I started noticing Christmas stuff in the stores about mid October. Supermarkets start to gradually introduce 1 or 2 Christmas items about then, towards late October you have 1/4 of an isle dedicated to Christmas, early november its about 1/2 the isle and so on until Dec 24 when its at least 2 isles of Christmas stuff.
We had one unofficial work Christmas party on November 16, the official one is on December 11.
I know that in my family we never put up decorations or start sending cards until after the 1st of December.
The Coles down the road from us had Christmas stuff on sale starting mid August this year. I thought it was a bit much, and my mum actually complained to the checkout clerk at the time who said that they’d been getting quite a few, but since it’s a franchise couldn’t really do anything about it.
Anyhoo, since I’m half-Canadian my mum (who’s the Aust half) always has a thanksgiving lunch that we invite any American and Canadian friends to. We don’t start any sort of Christmas stuff till December though, and don’t put up the tree till Christmas Eve.
Japan has a day they call Thanksgiving…it was last week sometime…this is according to my calendar at work anyway.
There’s a shop on Parramatta Road that sells Christmas stuff only. Since early October every time I’ve driven by they have had some poor bastard in a Santa suit waving to the traffic. On Monday he was there although it was 42.5C (108.5F) in the shade, which I might add he was not.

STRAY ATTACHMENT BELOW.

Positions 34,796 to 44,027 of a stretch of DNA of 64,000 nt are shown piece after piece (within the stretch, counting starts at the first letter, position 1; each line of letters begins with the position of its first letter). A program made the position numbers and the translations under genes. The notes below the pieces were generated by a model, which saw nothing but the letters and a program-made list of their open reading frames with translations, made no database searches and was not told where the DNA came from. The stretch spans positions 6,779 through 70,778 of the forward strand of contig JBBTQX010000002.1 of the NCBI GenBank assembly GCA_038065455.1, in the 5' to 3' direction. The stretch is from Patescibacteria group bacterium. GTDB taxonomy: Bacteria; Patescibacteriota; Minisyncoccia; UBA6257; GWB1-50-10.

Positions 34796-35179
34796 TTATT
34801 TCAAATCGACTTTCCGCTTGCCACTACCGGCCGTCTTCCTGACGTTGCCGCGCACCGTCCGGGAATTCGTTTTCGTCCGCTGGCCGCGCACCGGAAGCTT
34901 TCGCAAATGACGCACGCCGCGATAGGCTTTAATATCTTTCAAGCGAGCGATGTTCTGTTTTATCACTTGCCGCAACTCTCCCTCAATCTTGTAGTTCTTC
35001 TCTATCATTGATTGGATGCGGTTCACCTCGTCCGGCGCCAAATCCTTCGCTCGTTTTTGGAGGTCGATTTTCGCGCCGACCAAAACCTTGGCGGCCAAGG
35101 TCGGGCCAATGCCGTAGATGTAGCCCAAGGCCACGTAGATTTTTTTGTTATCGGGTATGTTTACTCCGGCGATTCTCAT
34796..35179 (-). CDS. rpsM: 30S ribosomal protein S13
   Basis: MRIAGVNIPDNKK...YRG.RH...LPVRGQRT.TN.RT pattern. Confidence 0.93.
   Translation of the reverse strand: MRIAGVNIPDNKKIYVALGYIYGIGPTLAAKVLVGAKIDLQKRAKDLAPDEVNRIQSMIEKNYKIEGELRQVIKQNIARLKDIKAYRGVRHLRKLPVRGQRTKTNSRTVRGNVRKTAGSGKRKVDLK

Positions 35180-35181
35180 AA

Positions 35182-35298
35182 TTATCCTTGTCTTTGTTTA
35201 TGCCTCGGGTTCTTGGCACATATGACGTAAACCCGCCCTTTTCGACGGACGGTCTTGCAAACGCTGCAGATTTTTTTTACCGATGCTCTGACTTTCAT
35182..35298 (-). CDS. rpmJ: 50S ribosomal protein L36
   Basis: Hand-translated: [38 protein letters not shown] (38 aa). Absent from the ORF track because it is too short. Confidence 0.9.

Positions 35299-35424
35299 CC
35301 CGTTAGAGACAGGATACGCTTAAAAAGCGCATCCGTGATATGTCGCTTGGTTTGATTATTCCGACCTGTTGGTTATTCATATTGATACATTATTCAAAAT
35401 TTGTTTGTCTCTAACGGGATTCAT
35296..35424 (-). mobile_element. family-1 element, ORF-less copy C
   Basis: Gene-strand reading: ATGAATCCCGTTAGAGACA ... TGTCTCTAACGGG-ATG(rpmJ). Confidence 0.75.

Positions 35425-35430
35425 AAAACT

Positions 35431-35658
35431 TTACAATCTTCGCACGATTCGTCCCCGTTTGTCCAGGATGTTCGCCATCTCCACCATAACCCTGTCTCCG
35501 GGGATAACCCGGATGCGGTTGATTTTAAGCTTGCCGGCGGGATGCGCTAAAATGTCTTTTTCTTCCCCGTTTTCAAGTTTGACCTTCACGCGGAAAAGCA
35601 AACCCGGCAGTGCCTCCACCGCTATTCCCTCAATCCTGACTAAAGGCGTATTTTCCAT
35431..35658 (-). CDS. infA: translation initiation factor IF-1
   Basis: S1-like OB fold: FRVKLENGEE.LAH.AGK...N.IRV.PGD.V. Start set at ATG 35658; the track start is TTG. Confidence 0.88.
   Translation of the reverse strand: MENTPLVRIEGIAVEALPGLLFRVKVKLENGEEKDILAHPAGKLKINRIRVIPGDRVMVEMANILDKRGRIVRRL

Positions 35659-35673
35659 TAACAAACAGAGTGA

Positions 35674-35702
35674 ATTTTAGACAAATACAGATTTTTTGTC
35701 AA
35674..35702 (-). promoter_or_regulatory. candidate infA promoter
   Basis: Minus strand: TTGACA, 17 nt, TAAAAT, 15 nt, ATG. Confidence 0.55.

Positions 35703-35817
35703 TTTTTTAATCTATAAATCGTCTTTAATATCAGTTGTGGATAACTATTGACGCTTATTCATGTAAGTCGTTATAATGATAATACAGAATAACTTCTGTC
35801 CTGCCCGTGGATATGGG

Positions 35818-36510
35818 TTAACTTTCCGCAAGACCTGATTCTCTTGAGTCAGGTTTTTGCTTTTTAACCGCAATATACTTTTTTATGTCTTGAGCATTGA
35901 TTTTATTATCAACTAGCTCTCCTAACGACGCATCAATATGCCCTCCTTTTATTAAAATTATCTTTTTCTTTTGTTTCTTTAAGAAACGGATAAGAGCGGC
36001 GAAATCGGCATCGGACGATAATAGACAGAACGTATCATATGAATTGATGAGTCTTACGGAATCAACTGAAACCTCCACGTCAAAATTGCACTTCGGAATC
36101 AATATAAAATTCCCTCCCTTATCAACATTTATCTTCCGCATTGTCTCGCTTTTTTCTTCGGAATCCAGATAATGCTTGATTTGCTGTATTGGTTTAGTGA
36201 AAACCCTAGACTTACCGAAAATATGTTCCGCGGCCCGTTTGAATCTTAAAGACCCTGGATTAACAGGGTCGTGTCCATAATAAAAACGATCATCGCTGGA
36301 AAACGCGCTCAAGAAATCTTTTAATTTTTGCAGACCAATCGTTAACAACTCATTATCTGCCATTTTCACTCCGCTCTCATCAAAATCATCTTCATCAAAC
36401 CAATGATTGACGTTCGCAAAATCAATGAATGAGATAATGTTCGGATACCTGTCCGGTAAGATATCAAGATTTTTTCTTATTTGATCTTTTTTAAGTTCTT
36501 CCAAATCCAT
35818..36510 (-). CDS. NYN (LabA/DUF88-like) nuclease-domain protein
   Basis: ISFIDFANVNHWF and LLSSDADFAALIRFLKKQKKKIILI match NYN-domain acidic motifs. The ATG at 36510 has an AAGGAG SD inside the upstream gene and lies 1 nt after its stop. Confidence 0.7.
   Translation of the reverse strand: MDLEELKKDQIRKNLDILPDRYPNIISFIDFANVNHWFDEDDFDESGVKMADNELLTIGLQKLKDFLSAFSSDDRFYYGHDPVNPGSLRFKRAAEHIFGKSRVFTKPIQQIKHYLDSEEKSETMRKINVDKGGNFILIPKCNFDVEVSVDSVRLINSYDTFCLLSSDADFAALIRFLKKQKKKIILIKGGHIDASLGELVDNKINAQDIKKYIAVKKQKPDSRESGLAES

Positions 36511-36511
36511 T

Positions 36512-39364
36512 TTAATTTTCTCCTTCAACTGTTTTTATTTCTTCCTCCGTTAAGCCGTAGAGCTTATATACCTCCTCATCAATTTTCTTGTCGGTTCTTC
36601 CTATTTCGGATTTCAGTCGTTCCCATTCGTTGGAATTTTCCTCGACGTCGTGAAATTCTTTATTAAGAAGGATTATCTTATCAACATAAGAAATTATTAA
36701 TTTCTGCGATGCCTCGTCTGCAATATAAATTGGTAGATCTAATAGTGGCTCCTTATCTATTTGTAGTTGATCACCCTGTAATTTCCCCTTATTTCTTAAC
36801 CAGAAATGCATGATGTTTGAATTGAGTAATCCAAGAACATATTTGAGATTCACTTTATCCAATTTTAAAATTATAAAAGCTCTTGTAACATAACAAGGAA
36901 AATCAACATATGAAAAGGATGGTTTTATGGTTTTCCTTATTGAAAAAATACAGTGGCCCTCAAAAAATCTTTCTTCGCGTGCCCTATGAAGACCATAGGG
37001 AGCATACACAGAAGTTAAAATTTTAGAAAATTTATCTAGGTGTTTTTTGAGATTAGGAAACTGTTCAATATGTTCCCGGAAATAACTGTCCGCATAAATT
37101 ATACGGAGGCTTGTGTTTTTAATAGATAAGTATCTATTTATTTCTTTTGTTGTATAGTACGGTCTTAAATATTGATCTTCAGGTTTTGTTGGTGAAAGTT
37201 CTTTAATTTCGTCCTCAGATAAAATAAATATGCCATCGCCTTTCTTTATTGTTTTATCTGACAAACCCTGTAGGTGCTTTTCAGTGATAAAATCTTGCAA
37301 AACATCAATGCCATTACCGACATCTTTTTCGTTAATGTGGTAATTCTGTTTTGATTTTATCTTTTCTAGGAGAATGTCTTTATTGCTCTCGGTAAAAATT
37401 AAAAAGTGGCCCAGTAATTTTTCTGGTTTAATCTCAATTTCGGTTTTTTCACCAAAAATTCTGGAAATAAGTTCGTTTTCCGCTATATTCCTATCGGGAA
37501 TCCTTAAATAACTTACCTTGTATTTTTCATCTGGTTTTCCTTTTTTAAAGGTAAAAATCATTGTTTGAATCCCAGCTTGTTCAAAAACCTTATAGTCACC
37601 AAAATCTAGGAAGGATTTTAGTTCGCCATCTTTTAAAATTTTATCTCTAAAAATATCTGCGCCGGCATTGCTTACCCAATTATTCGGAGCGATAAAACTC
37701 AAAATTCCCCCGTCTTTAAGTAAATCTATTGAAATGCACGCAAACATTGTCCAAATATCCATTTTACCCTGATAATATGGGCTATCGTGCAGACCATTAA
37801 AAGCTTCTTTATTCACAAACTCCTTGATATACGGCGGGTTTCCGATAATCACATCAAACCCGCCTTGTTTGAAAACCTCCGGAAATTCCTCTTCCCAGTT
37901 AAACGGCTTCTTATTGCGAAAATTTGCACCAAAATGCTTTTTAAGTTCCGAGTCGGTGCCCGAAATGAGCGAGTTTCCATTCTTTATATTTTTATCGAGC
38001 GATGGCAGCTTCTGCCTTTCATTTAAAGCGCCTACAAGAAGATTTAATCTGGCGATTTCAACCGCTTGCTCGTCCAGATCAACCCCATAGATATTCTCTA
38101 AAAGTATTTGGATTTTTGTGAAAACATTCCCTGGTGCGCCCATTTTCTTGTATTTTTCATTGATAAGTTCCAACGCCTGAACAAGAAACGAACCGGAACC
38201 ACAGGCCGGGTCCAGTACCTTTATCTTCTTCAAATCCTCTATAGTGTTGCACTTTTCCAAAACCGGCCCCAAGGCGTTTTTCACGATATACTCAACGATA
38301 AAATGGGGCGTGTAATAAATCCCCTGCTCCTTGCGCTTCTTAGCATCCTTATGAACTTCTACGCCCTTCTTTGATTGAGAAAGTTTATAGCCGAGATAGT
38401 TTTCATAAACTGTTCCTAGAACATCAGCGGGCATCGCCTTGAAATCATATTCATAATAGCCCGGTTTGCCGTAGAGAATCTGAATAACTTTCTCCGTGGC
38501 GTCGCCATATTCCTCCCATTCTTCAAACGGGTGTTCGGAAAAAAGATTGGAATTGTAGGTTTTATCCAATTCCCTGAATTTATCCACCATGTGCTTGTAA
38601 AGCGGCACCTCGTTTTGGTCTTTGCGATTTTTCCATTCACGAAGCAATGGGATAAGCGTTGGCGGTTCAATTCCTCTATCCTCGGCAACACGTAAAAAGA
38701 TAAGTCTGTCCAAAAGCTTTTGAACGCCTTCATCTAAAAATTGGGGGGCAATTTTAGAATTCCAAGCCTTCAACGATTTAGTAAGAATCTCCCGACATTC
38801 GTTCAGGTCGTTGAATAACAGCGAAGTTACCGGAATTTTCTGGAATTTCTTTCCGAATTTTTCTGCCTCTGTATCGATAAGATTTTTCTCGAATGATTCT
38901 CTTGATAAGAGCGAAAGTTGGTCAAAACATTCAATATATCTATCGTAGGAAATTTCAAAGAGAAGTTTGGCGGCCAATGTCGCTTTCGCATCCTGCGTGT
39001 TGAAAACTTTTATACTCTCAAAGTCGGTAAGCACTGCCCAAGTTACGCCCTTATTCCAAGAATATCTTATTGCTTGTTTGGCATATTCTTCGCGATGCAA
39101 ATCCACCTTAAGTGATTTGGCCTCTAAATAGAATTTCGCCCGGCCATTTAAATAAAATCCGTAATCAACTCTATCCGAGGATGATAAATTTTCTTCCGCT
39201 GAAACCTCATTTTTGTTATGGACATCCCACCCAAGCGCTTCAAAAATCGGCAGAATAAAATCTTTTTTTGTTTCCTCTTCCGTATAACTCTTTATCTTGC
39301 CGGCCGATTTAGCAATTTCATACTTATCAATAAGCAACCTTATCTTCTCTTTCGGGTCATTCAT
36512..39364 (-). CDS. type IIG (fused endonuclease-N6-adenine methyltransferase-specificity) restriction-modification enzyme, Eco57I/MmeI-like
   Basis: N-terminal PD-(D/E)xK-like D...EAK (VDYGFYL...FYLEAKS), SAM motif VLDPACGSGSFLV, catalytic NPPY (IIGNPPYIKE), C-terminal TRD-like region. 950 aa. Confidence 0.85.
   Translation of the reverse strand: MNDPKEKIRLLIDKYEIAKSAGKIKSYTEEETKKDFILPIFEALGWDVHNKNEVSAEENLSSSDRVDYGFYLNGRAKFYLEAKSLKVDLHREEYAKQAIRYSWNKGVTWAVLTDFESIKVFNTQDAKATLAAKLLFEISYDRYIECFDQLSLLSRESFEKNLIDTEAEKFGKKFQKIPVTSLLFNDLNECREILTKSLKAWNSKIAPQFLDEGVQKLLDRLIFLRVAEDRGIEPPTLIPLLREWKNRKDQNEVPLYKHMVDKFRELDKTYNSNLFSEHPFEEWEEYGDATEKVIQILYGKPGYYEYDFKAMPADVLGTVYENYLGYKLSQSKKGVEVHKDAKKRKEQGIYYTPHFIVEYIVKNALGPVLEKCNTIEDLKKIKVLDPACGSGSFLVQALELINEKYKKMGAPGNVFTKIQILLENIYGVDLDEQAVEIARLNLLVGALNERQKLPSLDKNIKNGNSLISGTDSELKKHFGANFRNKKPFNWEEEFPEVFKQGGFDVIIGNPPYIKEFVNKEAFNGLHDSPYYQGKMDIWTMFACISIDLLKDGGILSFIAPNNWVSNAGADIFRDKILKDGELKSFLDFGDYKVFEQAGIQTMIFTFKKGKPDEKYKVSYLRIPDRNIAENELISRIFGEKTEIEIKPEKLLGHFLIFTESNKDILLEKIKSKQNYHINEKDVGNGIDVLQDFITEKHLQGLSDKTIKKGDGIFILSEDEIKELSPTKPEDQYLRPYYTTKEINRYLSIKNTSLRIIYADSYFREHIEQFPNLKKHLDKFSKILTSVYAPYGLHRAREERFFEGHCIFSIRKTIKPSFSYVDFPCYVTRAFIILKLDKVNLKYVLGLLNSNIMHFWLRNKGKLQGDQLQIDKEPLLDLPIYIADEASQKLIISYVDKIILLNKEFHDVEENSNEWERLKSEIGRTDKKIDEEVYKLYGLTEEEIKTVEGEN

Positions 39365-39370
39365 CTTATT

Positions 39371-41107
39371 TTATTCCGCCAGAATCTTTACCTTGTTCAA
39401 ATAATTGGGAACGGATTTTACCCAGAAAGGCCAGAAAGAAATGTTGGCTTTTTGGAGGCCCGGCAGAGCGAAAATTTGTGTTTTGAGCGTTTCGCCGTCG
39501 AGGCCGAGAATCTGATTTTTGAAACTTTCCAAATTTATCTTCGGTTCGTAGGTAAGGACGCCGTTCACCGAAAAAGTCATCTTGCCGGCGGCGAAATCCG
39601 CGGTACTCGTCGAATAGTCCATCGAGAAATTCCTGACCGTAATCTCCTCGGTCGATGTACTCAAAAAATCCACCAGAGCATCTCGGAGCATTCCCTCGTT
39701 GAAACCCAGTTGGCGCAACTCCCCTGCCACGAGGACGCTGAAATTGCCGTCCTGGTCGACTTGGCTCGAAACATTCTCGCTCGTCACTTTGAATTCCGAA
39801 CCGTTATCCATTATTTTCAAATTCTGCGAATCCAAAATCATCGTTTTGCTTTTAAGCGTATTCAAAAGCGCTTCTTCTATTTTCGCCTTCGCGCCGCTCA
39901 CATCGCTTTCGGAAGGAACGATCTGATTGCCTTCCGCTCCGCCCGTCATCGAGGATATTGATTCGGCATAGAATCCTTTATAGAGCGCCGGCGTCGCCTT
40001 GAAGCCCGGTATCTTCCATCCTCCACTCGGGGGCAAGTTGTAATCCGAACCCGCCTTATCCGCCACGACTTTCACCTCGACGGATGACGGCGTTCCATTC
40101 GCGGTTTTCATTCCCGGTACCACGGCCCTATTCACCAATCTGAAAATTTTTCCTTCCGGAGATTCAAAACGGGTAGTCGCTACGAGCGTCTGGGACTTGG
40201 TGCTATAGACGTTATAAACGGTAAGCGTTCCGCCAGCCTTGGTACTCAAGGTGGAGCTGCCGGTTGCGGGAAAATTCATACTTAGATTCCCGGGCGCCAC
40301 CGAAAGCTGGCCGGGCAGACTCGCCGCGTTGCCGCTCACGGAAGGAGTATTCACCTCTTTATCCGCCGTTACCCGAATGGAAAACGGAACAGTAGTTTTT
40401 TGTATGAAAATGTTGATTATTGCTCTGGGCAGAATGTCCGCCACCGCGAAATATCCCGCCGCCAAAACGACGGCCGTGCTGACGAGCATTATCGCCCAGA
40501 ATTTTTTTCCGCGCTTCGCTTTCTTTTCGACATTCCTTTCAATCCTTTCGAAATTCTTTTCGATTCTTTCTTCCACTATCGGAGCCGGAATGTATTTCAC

About a month before the Winter Festival.
That means, yeah, about right now.
Stupid Hallmark stores have had their stupid Christmas ornaments on stupid display since stupid July the last two years running.
I’m boycotting Hallmark out of sheer disgust.
Generally, though, the frenzy really fires up after Halloween.
No “official” start to the Christmas season around here. leechbabe’s shop aisle analysis is accurate though.
Thankfully, I haven’t seen ANY Christmas decorations so far. Early Christmas trend aside, I think many shops are sensitive to the fact the people despise seeing festive crap in October.